COVID-19: Next Steps

Iain Beaumont addresses how to mitigate financial risk as coronovirus effects live events.

Postponed imageThe last month has been a particularly turbulent time for the events and hospitality industry. COVID-19 needs no introduction and the impact it is having across the world is reflected in stock indices, government restrictions and media reporting.

Despite the advice and guidance issued by HMG, the media has significantly influenced the way that people are reacting to the outbreak. Across the country we have seen episodes of panic buying at supermarkets and temporary shortages of key essentials.

The wider impact of the virus and public sentiment has yet to be fully realised but it is evident that there is pronounced caution amongst consumers. For those venues and promoters looking to deliver events over the next six months, there is a genuine concern regarding the ability to hold these events when the full impact of the virus is still unknown.

What about insurance?
This is a topic that has had a tremendous amount of attention over the last fortnight but the key clauses you should be focusing on are as follows. As with all legal matters, you should seek advice from a suitably qualified lawyer and the following is for general guidance only.

– Event insurance: Check your policies to see what cover you have and whether you are covered if a third party decides to cancel or postpone an event.

– Communicable disease cover: Coronavirus falls under what insurance companies term “communicable disease cover”. Unless this is cover that you have specifically requested, it is unlikely to be included as standard. When foot and mouth ravaged the UK economy in 2001, some venues, event organisers and suppliers looked to include this cover in subsequent years, but according to the insurance industry, few people opt for it. Nevertheless, do check your policy to ascertain whether it is included. Unfortunately, as COVID-19 is now known and active, you cannot obtain cover retrospectively.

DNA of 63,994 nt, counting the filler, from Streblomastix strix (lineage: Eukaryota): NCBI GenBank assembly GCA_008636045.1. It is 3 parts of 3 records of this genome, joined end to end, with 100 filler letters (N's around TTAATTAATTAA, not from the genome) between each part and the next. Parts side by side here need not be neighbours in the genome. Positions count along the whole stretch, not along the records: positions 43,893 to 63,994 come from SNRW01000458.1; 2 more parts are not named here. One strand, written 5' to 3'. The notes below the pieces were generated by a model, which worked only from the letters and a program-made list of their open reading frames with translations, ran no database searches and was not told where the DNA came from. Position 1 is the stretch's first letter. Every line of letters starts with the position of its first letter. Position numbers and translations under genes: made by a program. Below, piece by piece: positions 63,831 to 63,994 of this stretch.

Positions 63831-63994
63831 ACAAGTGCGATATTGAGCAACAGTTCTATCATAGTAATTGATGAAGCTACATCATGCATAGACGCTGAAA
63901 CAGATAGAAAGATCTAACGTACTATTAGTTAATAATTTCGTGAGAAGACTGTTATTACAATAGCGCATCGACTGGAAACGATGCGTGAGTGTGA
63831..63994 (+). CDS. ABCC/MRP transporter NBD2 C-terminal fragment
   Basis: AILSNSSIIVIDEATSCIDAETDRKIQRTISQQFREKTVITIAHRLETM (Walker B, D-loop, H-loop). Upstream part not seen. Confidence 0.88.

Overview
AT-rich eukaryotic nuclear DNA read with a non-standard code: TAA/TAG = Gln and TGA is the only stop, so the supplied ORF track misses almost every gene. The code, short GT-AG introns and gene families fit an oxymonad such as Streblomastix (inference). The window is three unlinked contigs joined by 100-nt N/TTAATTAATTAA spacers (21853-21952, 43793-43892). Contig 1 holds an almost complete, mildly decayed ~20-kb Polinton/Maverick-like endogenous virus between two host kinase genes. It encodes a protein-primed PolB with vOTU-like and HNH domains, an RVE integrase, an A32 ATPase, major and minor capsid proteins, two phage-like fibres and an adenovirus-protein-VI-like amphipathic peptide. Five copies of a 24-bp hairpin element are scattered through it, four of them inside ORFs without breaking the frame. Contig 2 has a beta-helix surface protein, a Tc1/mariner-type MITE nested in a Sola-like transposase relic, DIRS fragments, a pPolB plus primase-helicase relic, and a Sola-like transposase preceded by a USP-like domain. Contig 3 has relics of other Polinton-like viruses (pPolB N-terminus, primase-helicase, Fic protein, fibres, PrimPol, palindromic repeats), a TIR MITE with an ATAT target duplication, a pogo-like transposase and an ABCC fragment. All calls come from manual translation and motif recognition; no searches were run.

– Force Majeure: Contracts often include a “force majeure” clause. Depending on its terms, the clause may operate to excuse temporarily, or release entirely, a party from its obligations.

–  As the virus has been identified as originating from China, and the WHO has already indicated that it may have been contracted by humans from an animal infected with COVID-19, the disease could be classified as zoonotic, and therefore not an ‘Act of God’, or Force Majeure. However, if the outbreak does fall as an ‘Act of God’, the Force Majeure clause may be valid if this can be directly correlated to your event/venue over the time specified. As with all policies, the authority for the declaration of a Force Majeure event will differ.

– Frustration: Within Common Law, the doctrine of Frustration sits independently from the contract terms. In essence, if there is an unforeseen event which strikes the very root of your event, and thus prohibits the attendance, performance or enactment of the core element of the advertised event, Frustration may well intervene.